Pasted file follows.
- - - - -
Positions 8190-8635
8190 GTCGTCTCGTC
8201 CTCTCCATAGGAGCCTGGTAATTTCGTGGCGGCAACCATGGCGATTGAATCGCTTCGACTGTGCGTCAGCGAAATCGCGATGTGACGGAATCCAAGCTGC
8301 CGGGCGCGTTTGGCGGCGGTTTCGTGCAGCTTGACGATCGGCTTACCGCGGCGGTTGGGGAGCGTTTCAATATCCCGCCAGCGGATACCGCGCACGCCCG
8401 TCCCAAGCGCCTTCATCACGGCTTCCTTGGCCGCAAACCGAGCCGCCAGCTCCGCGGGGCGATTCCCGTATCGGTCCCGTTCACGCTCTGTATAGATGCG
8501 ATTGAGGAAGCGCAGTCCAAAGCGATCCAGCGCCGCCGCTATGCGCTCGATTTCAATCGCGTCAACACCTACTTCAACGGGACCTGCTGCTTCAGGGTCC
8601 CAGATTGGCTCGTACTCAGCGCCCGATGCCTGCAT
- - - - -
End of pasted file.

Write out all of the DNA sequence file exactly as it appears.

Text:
Positions 8190-8635
8190 GTCGTCTCGTC
8201 CTCTCCATAGGAGCCTGGTAATTTCGTGGCGGCAACCATGGCGATTGAATCGCTTCGACTGTGCGTCAGCGAAATCGCGATGTGACGGAATCCAAGCTGC
8301 CGGGCGCGTTTGGCGGCGGTTTCGTGCAGCTTGACGATCGGCTTACCGCGGCGGTTGGGGAGCGTTTCAATATCCCGCCAGCGGATACCGCGCACGCCCG
8401 TCCCAAGCGCCTTCATCACGGCTTCCTTGGCCGCAAACCGAGCCGCCAGCTCCGCGGGGCGATTCCCGTATCGGTCCCGTTCACGCTCTGTATAGATGCG
8501 ATTGAGGAAGCGCAGTCCAAAGCGATCCAGCGCCGCCGCTATGCGCTCGATTTCAATCGCGTCAACACCTACTTCAACGGGACCTGCTGCTTCAGGGTCC
8601 CAGATTGGCTCGTACTCAGCGCCCGATGCCTGCAT